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Sweet Winter Carrots


All vegetables are not created equal. As a gardener and vegetable grower, I encounter this truth constantly. A back-yard tomato grown in compost and ripened in the sun is a different thing altogether from the tomatoes you find in the supermarket in February. One is juicy and delicious, bursting with flavor and nutrition. The other tastes like wet cardboard.

This is true of every vegetable crop. A potato isn't just a potato, an onion isn’t just an onion and a head of lettuce is not just a head of lettuce.

The difference between generic, industrially-grown food and exceptional produce lies in how it was grown, what season it was grown in and whether the variety grown was selected for shelf life and durability or flavor and nutrition.

One crop that does an exceptionally good job at highlighting these differences is winter-harvested carrots. The difference between a freshly-harvested winter carrot and a store-purchased carrot is night and day. Winter-harvested carrots are incredibly sweet, mildly flavored and have a perfect crunchy texture for snacking on them raw. This flavor carries over when cooked. They are simply on another level and far superior to store-bought carrots.

Cold weather is the key element to growing extremely sweet carrots. Cool growing conditions in the fall keep the carrots from getting heat-stressed, which often results in a mild flavor, and cold weather later in the season is what makes them so sweet.

It is hypothesized that the carrots produce more sugars in response to cold temperatures to act as an antifreeze of sorts, to prevent the roots from outright freezing. This results in a carrot bursting with flavor, much better than anything you have ever purchased from the store.

How to grow sweet winter carrots 

Timing is everything. The key to having a successful winter harvest of carrots is timing your planting correctly. As seasons change from summer to fall and winter, each day becomes shorter than the last.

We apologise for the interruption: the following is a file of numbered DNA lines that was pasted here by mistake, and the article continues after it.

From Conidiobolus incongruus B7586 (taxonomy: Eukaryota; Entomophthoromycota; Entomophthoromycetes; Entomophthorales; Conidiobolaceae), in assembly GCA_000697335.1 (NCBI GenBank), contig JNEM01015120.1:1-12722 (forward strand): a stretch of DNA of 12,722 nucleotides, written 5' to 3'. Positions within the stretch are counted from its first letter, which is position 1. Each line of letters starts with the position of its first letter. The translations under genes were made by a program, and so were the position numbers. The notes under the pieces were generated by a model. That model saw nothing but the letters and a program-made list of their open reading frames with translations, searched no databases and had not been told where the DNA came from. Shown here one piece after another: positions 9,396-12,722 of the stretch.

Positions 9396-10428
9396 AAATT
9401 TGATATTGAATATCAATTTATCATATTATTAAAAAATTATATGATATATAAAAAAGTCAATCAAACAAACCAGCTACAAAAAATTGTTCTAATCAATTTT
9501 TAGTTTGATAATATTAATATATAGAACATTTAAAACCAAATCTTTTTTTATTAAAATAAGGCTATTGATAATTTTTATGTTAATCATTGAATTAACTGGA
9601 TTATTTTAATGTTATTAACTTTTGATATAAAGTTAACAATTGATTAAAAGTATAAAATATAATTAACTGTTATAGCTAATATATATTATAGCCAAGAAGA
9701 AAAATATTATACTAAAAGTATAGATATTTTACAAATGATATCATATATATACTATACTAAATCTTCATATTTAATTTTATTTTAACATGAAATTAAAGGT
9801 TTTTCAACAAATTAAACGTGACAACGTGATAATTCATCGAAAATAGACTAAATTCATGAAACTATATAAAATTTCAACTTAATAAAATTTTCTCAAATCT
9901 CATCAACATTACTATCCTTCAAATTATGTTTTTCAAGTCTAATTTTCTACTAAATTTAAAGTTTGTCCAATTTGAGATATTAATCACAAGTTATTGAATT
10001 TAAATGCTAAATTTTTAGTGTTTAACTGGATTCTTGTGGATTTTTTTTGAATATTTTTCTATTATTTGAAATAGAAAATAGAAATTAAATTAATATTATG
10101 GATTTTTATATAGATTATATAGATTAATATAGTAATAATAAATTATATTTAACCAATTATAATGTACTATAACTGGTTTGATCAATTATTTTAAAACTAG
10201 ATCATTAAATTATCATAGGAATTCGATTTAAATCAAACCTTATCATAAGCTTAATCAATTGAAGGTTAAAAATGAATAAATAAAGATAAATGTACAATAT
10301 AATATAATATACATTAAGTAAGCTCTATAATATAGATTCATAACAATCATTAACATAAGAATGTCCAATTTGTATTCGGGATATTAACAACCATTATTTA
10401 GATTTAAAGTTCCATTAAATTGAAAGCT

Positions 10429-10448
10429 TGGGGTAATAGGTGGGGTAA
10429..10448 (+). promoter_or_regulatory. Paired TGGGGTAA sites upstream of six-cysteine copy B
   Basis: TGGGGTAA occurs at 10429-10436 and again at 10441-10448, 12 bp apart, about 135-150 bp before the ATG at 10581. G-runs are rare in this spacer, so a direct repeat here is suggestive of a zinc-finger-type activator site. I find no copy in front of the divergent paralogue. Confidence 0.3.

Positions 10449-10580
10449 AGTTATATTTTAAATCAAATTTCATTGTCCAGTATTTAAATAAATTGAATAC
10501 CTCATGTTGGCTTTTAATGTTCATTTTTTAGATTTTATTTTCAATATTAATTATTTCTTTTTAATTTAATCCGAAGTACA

As such, plant growth slows down starting in late September and more or less comes to a halt by mid-November. To ensure that your crop reaches maturity by this time, you should seed your carrots in the beginning of August.

The carrot varieties I choose to grow this time of year are Mokum and Bolero. Mokum is a slender carrot with a great crunchy texture and high sugar content. It is the best-tasting carrot I have ever grown.

Bolero is a blunt-tipped, medium-sized carrot with excellent flavor. Bolero grows great in the field and it stores extremely well after harvest, making it a great choice for this time of year if you choose to harvest your crop all at once.

Carrots should be grown in well-drained and fertile soil. To ensure long, straight and uniform roots, the soil should be loose down to a deep level. The native soils of Nantucket are generally sandy, which helps to grow nice carrots.

Give your carrots plenty of space to grow, seeding them in rows at least 10 inches apart. Water regularly to ensure good germination. This will give you enough space to weed between the carrot rows as needed. If necessary, thin your carrot seedlings within the row to an inch or so to ensure you get nice sized carrots.

If timed correctly, your carrots should become ready for harvest toward the end of October and the beginning of November. The good thing about this time of year is that because plant growth essentially stops from colder temperatures and shorter day lengths, your carrots can be stored in the field and will maintain good quality.

In fact, to get the desired sweetness of the winter carrot, you should leave them in the ground for at least one frost. These cold nights with temperatures below freezing will prompt the carrots to produce more sugars and become deliciously sweet.

The island’s mild fall and winter temperatures, mean I normally harvest the bulk of my winter carrots around Christmas and New Year’s Day.

Once temperatures threaten to dip into the lower 20’s, you should either harvest your carrots or give them some thermal protection. One method that many people have success with is to leave your carrots in the ground, cover their tops with a thick layer of straw and one layer of thermal row cover.

This added protection will enable you to keep your carrots in the soil throughout the winter and you can harvest them as needed. These carrots will continue to sweeten until March when increasing day lengths will prompt the carrots to grow new leaves and eventually flower. They should be harvested before this happens.

If you’re reading this near the time of publication, it is November and far too late to start a winter carrot crop. Gardeners know, however, that looking ahead to the next growing season, making plans that go well into the cold weather is part of the draw of growing your own vegetables.